Article excerpt from the Joint Archives of Holland. Click here for the full article.

Built in 1911 at 86 East 8th Street, the Knickerbocker, which translates to “best in life,” has hosted a great number of events—from vaudeville acts in the 1920s and 1930s to rock concerts in the 1980s. In the early days, dancers, orchestras, elephants, magicians and Chatauqua plays all graced its stage. While serving as Secretary of the Navy, Franklin Delano Roosevelt even gave a speech there.

The Knickerbocker, as it was named and carved upon its face to this day was built by local businessmen Tierman Slagh and Arend Smith. The three-story building, made of brick and stone, replaced one that had burned years before at an unknown location. On its scheduled opening night, March 1, 1911, tragedy struck the Holland community. Before the opening date, co-owner Tierman Slagh was killed while hanging the electric sign of the newly completed theatre. The theatre remained dark, and unopened, until September of that same year. The theatre was finally opened in November of that year, under new management.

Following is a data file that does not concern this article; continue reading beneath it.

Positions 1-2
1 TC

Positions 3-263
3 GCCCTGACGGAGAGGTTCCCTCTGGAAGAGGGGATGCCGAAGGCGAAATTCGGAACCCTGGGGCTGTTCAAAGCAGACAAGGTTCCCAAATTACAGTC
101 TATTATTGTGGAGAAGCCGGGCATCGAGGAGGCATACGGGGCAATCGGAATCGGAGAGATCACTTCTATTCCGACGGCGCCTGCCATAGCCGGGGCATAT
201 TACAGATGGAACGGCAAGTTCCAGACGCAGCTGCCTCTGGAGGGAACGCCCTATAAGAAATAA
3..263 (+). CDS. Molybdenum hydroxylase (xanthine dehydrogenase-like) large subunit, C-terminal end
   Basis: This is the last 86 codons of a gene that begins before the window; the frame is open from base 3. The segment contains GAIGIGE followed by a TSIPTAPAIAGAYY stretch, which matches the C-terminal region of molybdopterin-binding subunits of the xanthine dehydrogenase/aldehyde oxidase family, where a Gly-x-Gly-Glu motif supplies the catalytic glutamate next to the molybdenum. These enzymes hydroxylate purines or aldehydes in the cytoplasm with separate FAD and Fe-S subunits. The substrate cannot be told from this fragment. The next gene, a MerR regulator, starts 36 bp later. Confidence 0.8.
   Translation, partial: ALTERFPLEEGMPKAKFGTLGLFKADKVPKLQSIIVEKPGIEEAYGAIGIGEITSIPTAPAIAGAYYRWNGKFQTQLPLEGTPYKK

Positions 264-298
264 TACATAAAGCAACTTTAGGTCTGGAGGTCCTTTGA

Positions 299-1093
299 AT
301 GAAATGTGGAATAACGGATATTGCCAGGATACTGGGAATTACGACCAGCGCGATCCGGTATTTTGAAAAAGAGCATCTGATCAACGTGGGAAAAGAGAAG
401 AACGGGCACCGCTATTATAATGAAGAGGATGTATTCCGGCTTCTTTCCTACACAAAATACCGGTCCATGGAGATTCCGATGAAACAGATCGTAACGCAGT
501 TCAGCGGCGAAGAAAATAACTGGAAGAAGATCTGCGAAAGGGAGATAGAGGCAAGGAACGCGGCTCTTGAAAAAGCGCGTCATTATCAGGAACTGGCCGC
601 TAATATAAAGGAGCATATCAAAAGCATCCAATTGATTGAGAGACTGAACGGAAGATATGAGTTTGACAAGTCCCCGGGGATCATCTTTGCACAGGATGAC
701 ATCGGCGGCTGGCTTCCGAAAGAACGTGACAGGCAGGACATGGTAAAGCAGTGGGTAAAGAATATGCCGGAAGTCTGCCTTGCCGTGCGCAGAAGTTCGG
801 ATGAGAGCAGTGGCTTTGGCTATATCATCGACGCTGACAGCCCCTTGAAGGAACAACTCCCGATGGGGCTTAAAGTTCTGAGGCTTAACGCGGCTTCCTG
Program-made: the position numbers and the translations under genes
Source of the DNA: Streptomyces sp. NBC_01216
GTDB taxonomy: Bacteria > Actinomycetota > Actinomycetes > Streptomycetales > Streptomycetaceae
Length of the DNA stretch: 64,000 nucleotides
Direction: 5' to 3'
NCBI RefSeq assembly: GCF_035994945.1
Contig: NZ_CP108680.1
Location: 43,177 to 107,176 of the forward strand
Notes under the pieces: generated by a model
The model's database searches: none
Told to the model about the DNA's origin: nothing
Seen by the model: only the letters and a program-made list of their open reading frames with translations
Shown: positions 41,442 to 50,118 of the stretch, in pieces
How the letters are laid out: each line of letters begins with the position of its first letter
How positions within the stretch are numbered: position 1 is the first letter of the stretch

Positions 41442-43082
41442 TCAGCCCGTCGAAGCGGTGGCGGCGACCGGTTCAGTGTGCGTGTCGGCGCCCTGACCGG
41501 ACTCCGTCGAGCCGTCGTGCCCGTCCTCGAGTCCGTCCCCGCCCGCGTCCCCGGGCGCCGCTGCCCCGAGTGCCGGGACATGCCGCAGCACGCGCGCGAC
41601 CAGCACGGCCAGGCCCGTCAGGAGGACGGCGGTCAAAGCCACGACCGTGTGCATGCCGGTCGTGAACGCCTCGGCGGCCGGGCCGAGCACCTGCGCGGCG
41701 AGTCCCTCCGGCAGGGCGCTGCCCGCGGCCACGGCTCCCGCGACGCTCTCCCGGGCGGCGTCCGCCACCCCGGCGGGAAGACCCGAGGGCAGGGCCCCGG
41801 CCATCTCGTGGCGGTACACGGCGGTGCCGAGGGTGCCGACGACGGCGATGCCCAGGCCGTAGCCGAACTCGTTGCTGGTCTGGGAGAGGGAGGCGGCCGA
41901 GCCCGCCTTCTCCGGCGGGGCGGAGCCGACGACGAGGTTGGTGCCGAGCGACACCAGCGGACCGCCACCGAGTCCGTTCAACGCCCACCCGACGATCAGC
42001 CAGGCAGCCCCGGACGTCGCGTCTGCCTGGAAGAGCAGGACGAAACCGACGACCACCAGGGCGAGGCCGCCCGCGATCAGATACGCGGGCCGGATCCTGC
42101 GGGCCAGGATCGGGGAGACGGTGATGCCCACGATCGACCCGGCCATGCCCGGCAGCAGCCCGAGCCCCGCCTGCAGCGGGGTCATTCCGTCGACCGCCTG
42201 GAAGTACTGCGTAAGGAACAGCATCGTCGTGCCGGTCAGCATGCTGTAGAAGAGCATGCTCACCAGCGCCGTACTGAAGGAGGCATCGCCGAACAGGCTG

The Knickerbocker has undergone several changes in ownership in its history, with the highest concentration of ownership turnover in its first twenty years. The theatre was acquired by Hope College in 1988 from Goodrich Theaters, and has since played a major role in Hope College’s cultural offerings through lectures, art films, concerts, musical and stage performances , and assemblies for students, faculty and staff.

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